Very hot gas orbits the supermassive black hole at the center of our galaxy, and it may be about to fall in.
Later this year, the supermassive black hole at the center of the Milky Way will dine on a small passing cloud of gas, which wandered too close and is now spiraling toward the black hole’s maw. But that may only be a first course, according to new observations.
The Herschel space telescope spotted a vast amount of surprisingly hot molecular gas near the galactic center. It might be falling in towards the black hole, or just orbiting it. The black hole is located near a radio source called Sagittarius A*, or Sgr A*, so sometimes the black hole is referenced with that name.
Herschel could see it because its far-infrared eyes can peer through the dust between us and the black hole. Scientists working with Herschel saw several types of gas molecules at the Milky Way’s heart, and found it is extremely hot, around 1,000ºC or 1,823ºF. By contrast, typical interstellar clouds are usually only a tad warmer than absolute zero. Astronomers think the gas might be hot because of shockwaves from magnetized gas, and from ultraviolet radiation streaming from the stars that live near the galactic center.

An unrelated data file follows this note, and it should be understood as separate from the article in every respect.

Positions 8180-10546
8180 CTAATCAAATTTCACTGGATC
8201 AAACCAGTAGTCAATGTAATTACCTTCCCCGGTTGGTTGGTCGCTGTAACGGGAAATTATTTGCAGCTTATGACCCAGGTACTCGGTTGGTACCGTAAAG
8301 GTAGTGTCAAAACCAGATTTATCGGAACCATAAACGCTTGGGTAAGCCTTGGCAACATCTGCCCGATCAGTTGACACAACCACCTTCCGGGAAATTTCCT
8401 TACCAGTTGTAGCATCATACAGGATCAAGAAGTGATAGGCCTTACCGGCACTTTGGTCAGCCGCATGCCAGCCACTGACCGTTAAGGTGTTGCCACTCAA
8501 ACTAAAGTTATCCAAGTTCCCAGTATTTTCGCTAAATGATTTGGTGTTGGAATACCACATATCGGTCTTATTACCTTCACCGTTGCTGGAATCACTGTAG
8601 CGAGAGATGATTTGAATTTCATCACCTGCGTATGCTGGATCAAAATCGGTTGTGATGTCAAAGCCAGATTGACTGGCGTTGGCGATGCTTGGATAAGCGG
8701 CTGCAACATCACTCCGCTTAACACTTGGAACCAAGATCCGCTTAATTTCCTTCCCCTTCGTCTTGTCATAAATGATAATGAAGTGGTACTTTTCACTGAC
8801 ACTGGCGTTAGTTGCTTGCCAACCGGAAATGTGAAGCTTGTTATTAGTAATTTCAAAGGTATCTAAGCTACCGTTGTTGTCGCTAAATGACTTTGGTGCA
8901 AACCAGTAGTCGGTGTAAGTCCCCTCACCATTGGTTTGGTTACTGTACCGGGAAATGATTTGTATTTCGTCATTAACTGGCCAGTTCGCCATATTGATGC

Meawhile, this superhot gas may be speeding toward Sgr A*, according to Javier Goicoechea of the Centro de Astrobiología in Spain and lead author of a new paper reporting the results.
“Our Galaxy’s black hole may be cooking its dinner right in front of Herschel’s eyes,” he said in a statement.
The findings are a step toward understanding the mechanics of a supermassive black hole, and it just happens to be the one in our cosmic backyard. The paper is scheduled for publication in Astrophysical Journal Letters.
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